Kailash Parvat Rachna
|Elevation||702 m (2,303 ft)|
|• Official||Hindi and English|
|Time zone||UTC+5:30 (IST)|
Hastinapur is a city in Meerut district in the Indian state of Uttar Pradesh. It is described in Hindu texts (Mahabharata and Puranas) as the capital of the Kuru Kingdom and is also mentioned in ancient Jain texts.
- 1 Etymology
- 2 History
- 3 Geography and climate
- 4 Demographics
- 5 Places of interest
- 6 Temples and monuments
- 7 Hastinapur Sanctuary
- 8 Festivals and fairs
- 9 See also
- 10 References
- 11 Further reading
- 12 External links
Hastinapur essentially means city of elephants:(Sanskrit) Hastina (elephant) + puram (city). Its history traces back to the period of the great epic, the Mahabharata. It is also said that it is named after the King Hastina, and is also known as Gajapuram, Nagapura, Asandivata, Brahmasthalam, Shanti Nagaram and Kunjarpuram in ancient texts.
Hastinapur is located on the right bank of an old bed of the Ganga, and is known in literature and tradition as the capital of the Kauravas, of Kuru Kingdom, in the Mahabharata. Many incidents in the epic Mahabharata are set in the city of Hastinapur. The Mahabharata villains, the 100 Kaurava brothers, were born here, to their mother, Queen Gandhari, wife of King Dhritarashtra. On the bank of the Budhi Ganga, two places known as Draupadi Ghat and Karna Ghat remind one of the Mahabharata personages.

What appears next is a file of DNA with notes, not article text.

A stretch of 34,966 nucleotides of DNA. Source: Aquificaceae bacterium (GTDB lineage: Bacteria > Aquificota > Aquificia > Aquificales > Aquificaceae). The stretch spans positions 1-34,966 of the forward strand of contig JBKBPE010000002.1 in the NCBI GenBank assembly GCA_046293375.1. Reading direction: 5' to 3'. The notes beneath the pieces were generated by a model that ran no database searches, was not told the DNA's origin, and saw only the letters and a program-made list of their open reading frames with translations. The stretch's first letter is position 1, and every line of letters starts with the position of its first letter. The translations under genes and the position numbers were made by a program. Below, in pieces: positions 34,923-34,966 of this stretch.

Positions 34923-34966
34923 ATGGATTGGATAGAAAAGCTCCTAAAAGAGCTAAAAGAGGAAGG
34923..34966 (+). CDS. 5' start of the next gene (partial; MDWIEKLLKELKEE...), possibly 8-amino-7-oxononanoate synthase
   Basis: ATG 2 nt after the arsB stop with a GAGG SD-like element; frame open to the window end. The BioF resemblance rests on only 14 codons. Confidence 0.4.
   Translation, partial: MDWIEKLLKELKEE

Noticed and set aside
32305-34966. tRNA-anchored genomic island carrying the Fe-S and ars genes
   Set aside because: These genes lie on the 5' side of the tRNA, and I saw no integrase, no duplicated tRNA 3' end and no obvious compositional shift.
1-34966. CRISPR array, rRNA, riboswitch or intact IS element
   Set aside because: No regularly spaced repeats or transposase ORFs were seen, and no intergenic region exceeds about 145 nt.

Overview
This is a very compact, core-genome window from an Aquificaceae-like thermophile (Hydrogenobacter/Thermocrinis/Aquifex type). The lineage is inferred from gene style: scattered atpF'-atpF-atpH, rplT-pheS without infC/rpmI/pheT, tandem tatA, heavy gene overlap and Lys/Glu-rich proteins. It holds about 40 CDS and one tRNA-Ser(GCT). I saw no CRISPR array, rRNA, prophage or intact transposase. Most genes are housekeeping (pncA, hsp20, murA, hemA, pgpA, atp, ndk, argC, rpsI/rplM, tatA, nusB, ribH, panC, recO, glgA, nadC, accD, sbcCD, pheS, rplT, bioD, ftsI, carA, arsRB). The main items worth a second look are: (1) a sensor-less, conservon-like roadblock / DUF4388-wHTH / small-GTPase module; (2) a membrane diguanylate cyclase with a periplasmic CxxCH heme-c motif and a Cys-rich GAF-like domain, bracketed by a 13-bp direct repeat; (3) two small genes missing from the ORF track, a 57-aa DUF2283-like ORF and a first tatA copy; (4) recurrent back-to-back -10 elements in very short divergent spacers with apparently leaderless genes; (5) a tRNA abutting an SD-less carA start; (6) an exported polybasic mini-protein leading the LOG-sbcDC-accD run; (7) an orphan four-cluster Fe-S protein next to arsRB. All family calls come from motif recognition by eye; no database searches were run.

The first reference to Hastinapur in the Puranas comes as the capital of Emperor Bharata. Samrat Samprati, the grandson of the emperor Asoka the Great, of the Mauryan Empire, who built many temples here during his reign. The ancient temple and stupas are not present today. Excavation at Hastinapur was carried out in the early 1950s by B.B. Lal, Director General of the Archaeological Survey of India. Although the main aim of this excavation, according to Lal himself, was to find out the stratigraphic position of Painted Grey Ware with reference to other known ceramic industries of the early historical period, Lal also found correlations between the text of the Mahabharata and the material remains that he uncovered at Hastinapur. This exercise led him to historicize some of the traditions mentioned in the text, as well as link the appearance of the Painted Grey Ware with Aryans in upper Ganges basin areas, though the pre-history of Hastinapur is not clear, because extensive excavation could not be undertaken in an inhabited area. In the medieval era, Hastinapur was attacked by Mughal ruler Babur when invading Hindustan.
- During British India, Hastinapur was ruled by the Raja Nain Singh Nagar. He built many Hindu temples in and around Hastinapura.
Geography and climate
In the present-day Hastinapur is a town in the Doab region of Uttar Pradesh in India around 37 km from Meerut and 90 km north-east of Delhi on National Highway 119. It is a small township re-established by Jawaharlal Nehru on February 6, 1949, located at . Hastinapur has an average elevation of 218 metres, and experiences extremes of climate similar to the other cities of Uttar Pradesh. The summer season is from the month of March to the month of May, during which the temperatures vary from a minimum of about 32 °C to about 40 °C. The monsoon season is from July to September, and temperatures during this time are usually moderately low. In winter (between December and February), temperatures can drop to nearly 5 °C and usually don't rise beyond 14 °C, with December being the coldest month in the year.
According to the 2001 Census of India, Hastinapur had a population of 21,248, with Males constituting 53% of the population (females 47%) and a literacy rate of 73.9% (above the national average of 59.5%). In Hastinapur, 15% of the population is under 10 years of age.
Places of interest